In all the ancient republicks of Greece and Italy, thema. jority of the people were flavès. In Athens (which is often mentioned as a noble democracy, in which the people geverned themselves,) there were only 20,000 free citizens, and 400,000 Naves ; that is, twenty parts out of lwenty-one were governed by the remaining twenty-first part,
In Sparta, the Helots, who were kept in a thamesul state of Navery, were niuch more numerous than the free Spar
And the like observation may be made on the inhabitants of Rome, and the other Republican governments of antiquity.
In short, the truth is, first, that all just government is for the people, and ought to have their welfare and happiness in view as its grand object, and not the happiness of the governing few, otherwise than in common with the governed, or inferior members of the society; and, secondly, all just government is derived from the people, or founded on their consent, either expressed or implied, fince no man, or body of men, have received an express commission from the Supreme Being to govern their fellow-creatures; but, third ly, it is equally true that all good government ought to be vested in a select part of the people, with the choice and consent of the rest, and not in the people at large, and that it should be administered by such select part, and should be submitted-to by the rest of the people with chearful, refpectful, and grateful, obedience, which is commonly called loyalty, till some enormous abuses of the powers ment, by the governing part of the society, have been complained-of, and petitioned-against, by the persons who have fuffered from them, and yet have not been corrected and reformed, but infolently persevered-in and repeated; in which case there lies in the people at large a moral right, not togovern themfelves, but to diffolve the government which they had before adopted, dismiss their governours, and choofe better men in their stead, and, if necessary, a beiter form of government than they had before ; and then submit to such new governours and new form of government with the fame deference, respect, and humility, with which they had before submitted to the former government, while it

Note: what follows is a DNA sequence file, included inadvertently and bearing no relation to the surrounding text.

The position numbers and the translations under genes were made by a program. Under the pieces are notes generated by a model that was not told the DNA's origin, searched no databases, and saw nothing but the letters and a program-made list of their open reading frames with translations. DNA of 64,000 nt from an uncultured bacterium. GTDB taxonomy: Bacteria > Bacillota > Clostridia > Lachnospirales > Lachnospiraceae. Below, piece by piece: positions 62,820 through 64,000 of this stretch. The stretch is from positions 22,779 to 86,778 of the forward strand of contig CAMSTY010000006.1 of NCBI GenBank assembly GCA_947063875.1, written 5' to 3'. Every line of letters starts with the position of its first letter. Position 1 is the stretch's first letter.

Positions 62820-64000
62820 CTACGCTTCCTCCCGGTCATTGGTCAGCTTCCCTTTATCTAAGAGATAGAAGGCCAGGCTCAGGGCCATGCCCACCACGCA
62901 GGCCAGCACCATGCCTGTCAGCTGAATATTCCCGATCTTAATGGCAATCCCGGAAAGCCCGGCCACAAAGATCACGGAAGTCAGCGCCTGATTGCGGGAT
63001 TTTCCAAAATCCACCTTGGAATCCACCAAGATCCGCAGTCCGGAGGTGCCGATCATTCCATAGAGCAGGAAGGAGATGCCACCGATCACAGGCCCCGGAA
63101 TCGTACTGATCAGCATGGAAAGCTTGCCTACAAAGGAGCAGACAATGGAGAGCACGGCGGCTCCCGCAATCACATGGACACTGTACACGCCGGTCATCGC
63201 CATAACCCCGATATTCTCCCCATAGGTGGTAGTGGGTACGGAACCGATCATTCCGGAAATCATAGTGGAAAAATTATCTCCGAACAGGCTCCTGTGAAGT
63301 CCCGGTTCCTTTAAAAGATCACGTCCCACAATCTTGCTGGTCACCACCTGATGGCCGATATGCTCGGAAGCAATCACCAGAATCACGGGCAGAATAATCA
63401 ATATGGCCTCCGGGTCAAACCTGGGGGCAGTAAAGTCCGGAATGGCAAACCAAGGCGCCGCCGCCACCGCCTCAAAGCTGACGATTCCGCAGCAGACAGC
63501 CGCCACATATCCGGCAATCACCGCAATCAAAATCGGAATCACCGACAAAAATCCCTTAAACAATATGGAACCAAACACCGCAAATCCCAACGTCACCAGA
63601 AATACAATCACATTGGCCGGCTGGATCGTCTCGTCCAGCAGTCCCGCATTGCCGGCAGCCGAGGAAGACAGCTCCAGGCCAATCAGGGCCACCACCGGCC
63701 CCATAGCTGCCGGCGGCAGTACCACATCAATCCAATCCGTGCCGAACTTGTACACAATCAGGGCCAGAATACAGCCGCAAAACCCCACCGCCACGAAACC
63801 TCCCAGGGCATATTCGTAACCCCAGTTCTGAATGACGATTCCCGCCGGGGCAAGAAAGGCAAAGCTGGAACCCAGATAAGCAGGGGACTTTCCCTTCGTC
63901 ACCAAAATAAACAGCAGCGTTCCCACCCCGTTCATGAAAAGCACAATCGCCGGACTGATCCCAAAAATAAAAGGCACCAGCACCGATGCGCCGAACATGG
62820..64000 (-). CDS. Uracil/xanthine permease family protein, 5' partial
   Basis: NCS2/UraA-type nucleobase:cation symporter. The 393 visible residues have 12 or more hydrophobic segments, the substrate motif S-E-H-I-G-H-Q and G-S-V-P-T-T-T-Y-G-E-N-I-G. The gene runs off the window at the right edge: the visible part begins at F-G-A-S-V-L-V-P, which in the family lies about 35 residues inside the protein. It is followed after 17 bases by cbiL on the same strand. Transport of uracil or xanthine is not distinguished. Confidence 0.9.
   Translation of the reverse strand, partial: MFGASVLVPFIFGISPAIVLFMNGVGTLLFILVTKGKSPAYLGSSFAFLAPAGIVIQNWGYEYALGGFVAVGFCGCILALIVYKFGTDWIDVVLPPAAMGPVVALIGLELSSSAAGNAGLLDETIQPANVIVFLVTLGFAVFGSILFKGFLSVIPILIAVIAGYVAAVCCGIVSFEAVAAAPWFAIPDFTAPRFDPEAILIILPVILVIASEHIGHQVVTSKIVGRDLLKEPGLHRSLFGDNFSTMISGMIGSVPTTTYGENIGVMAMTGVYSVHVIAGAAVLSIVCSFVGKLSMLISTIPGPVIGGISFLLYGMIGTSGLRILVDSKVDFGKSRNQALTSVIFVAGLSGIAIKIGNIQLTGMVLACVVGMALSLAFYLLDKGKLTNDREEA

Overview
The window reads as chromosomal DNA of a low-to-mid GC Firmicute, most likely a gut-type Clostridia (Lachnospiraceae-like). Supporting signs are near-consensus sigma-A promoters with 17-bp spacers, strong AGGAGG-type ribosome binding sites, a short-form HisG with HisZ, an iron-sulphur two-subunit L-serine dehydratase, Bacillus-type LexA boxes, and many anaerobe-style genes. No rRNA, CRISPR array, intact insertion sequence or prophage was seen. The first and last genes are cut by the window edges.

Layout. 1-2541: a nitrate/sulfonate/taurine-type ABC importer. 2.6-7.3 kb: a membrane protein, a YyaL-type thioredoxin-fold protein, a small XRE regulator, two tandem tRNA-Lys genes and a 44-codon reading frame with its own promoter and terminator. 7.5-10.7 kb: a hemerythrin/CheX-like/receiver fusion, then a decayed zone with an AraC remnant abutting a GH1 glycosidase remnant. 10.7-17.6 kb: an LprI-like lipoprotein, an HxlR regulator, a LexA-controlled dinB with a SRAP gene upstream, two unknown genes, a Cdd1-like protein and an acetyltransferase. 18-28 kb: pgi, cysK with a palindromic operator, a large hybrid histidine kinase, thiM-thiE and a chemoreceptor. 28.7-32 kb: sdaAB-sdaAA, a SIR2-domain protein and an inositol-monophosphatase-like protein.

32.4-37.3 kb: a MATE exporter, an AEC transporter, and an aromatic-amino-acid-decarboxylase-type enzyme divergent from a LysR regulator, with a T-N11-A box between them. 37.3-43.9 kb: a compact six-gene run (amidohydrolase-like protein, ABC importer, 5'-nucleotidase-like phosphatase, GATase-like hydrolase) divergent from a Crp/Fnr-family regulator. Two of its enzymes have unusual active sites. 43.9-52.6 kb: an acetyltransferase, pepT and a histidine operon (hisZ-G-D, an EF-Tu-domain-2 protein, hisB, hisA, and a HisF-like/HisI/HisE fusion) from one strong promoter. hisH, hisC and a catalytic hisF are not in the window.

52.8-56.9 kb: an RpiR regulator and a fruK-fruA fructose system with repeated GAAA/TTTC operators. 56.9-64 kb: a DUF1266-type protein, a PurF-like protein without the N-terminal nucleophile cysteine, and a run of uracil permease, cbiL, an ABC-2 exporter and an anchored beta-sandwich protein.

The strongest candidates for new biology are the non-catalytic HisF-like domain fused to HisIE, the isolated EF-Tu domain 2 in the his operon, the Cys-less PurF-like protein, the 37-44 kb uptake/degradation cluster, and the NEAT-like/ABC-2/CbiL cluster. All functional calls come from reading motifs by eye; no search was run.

of governhad been justly administered, and before the existence of the abuses which had given occasion to its overthrow.
Every interference of the people at large with govern. ment, beyond this, leads only to confusion and misery.
Your most humble servant,
TUOUGHTS ON THE LATE NEGOTIATION FOR PEACE.
To the Printer of the Morning HERALD.
Oct. 1, 1797
Mr. EDITOR, On reading in your Paper this morning, that the French Directory insisted, in the late negotiation at Lille, on Great Britain's restoring all the conquests she has made both from the French and from the Dutch before they will consent to Peace with us, it occurred to me that such a demand would give us a just pretence for forming a counter-demand of fomcwhat the same nature, but much more moderate in its extent, upon them and their allies, the new Batavian Re public. This demand is, that the French Government would restore 10 the Batavian Republic the town of Macstricht, and all the rest of what was called Dutch Brabant, and every thing else that the late Dutch Government possessed in the Low Countries before the French invasion; and would also cede to them the city and Marquifate of Antwerp, and the town of Oftend, with the district adjoining it; and that the Bataa vian Republic would restore to the prince of Orange all the estates which have been taken from him, and which belonged to him as prince of Orange, independently of his office of Stadtholder. Such a proposal would, I should suppose, be agreeable to the Batavian Republic, as it would tend, in fome degree, to restore them to a state of independence of France, of which they are at present little better then a province: and it would be but a small diminution of the large